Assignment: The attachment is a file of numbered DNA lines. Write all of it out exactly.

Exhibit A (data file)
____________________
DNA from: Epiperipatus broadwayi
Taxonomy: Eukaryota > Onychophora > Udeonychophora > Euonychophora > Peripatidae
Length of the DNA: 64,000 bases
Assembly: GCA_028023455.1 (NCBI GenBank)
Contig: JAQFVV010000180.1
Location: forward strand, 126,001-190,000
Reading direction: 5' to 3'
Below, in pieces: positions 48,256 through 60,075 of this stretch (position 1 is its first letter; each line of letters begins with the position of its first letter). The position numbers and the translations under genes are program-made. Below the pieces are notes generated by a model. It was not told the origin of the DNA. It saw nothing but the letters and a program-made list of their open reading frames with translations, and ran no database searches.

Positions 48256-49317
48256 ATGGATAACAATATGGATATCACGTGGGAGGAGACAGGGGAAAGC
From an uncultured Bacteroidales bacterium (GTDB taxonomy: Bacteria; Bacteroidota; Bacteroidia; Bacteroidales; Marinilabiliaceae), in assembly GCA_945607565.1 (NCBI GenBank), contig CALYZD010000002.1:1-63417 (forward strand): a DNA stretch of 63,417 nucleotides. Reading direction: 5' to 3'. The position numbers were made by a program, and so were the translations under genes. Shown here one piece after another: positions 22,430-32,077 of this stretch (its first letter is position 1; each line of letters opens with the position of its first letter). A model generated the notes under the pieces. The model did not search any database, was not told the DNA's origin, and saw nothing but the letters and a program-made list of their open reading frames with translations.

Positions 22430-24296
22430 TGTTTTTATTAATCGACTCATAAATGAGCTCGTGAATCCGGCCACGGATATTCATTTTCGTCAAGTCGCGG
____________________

DNA from: Epiperipatus broadwayi
Taxonomy: Eukaryota > Onychophora > Udeonychophora > Euonychophora > Peripatidae
Length of the DNA: 64,000 bases
Assembly: GCA_028023455.1 (NCBI GenBank)
Contig: JAQFVV010000180.1
Location: forward strand, 126,001-190,000
Reading direction: 5' to 3'
Below, in pieces: positions 48,256 through 60,075 of this stretch (position 1 is its first letter; each line of letters begins with the position of its first letter). The position numbers and the translations under genes are program-made. Below the pieces are notes generated by a model. It was not told the origin of the DNA. It saw nothing but the letters and a program-made list of their open reading frames with translations, and ran no database searches.

Positions 48256-49317
48256 ATGGATAACAATATGGATATCACGTGGGAGGAGACAGGGGAAAGC
From an uncultured Bacteroidales bacterium (GTDB taxonomy: Bacteria; Bacteroidota; Bacteroidia; Bacteroidales; Marinilabiliaceae), in assembly GCA_945607565.1 (NCBI GenBank), contig CALYZD010000002.1:1-63417 (forward strand): a DNA stretch of 63,417 nucleotides. Reading direction: 5' to 3'. The position numbers were made by a program, and so were the translations under genes. Shown here one piece after another: positions 22,430-32,077 of this stretch (its first letter is position 1; each line of letters opens with the position of its first letter). A model generated the notes under the pieces. The model did not search any database, was not told the DNA's origin, and saw nothing but the letters and a program-made list of their open reading frames with translations.

Positions 22430-24296
22430 TGTTTTTATTAATCGACTCATAAATGAGCTCGTGAATCCGGCCACGGATATTCATTTTCGTCAAGTCGCGG